GenomeWeb – Duke University led this effort to identify key challenges to and potential solutions for implementing genomics in practice based on information from IGNITE’s six member projects. (A free subscription is required to view this article.)
Clinical Pharmacology & Theraputics – The Health Information Technology for Economic and Clinical Health (HITECH) Act of 2009 mandates the development and implementation of electronic health record (EHR) systems across the country. While a primary goal is to improve the care of individual patients, EHRs are also key enabling resources for a vision of individualized (or personalized or precision) medicine: the aggregation of multiple EHRs within or across healthcare systems should allow discovery of patient subsets that have unusual and definable clinical trajectories that deviate importantly from the expected response in a “typical” patient.
BMC Medical Genetics – Patients, clinicians, researchers and payers are seeking to understand the value of using genomic information (as reflected by genotyping, sequencing, family history or other data) to inform clinical decision-making. However, challenges exist to widespread clinical implementation of genomic medicine, a prerequisite for developing evidence of its real-world utility.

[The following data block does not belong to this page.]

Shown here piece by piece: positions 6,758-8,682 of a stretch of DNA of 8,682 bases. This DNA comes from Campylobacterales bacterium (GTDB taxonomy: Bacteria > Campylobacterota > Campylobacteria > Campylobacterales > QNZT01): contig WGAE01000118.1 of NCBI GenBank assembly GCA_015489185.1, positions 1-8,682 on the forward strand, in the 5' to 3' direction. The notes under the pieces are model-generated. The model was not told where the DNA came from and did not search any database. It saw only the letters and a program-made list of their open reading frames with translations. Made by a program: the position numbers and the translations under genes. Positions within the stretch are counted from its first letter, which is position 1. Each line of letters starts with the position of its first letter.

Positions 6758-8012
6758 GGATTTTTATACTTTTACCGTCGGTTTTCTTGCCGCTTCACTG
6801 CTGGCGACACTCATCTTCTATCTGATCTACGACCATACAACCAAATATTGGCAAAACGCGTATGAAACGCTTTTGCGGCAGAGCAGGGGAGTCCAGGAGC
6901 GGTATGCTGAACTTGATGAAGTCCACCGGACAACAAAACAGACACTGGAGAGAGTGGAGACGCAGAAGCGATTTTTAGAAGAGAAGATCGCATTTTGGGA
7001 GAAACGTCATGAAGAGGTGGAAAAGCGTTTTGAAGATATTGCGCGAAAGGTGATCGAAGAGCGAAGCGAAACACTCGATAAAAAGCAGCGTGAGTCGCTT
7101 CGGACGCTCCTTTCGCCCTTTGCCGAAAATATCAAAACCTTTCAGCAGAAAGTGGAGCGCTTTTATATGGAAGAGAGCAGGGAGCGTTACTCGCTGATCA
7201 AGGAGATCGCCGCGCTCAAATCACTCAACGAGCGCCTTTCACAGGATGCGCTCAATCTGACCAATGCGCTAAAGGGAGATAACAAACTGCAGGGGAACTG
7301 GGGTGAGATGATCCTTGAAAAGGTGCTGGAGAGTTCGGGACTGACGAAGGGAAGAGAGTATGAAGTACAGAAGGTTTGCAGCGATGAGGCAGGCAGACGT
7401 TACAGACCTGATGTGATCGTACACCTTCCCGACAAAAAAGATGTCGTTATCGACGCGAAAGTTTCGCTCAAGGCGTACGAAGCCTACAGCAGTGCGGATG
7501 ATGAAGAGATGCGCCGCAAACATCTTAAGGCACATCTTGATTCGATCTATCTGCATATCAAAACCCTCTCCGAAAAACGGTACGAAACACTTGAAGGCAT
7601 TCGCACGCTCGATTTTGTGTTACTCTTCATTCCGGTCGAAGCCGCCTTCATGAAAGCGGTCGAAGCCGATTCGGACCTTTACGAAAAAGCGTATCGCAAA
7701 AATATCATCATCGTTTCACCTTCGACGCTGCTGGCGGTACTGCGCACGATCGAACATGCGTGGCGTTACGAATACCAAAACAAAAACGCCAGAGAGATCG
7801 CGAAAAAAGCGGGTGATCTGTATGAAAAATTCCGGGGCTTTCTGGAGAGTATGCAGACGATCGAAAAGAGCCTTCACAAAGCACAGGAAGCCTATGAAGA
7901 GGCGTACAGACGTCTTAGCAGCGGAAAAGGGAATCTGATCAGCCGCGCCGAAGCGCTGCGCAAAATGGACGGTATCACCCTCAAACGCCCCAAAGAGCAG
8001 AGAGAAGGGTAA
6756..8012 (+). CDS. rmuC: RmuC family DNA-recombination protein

The Journal of Pediatrics – The landscape of pediatric research is becoming more complex. Contemporary research studies, and genome studies in particular, frequently involve a range of research activities. For example, the Clinical Sequencing Exploratory Research (CSER) Consortium studies evaluate whether genomic testing can be useful in clinical settings. These studies include the storage of biosamples for future research, observations about the way providers interact with results reported in electronic health records, and the contribution of data to national databases like ClinVar and the Database of Genotypes and Phenotypes (dbGaP).
AMIA Joint Summits on Translational Science proceedings – This study compares multiple phenotyping approaches for identifying statin-related myotoxicity to highlight potential best practices for identifying adverse drug events. Statins are widely used drugs that decrease risk for cardiovascular disease. Muscle toxicity is the most common side effect (1–5% in randomized controlled trials, 9–20% in observational studies) and reason for statin cessation. Statin-induced myotoxicity is an excellent case study for the challenges involved in phenotyping adverse drug events as it falls along a spectrum of reactions from simple muscle pain to severe muscle break down.
American Journal of Human Genetics – As more research studies incorporate next-generation sequencing (including whole-genome or whole-exome sequencing), investigators and institutional review boards face difficult questions regarding which genomic results to return to research participants and how. An American College of Medical Genetics and Genomics 2013 policy paper suggesting that pathogenic mutations in 56 specified genes should be returned in the clinical setting has raised the question of whether comparable recommendations should be considered in research settings.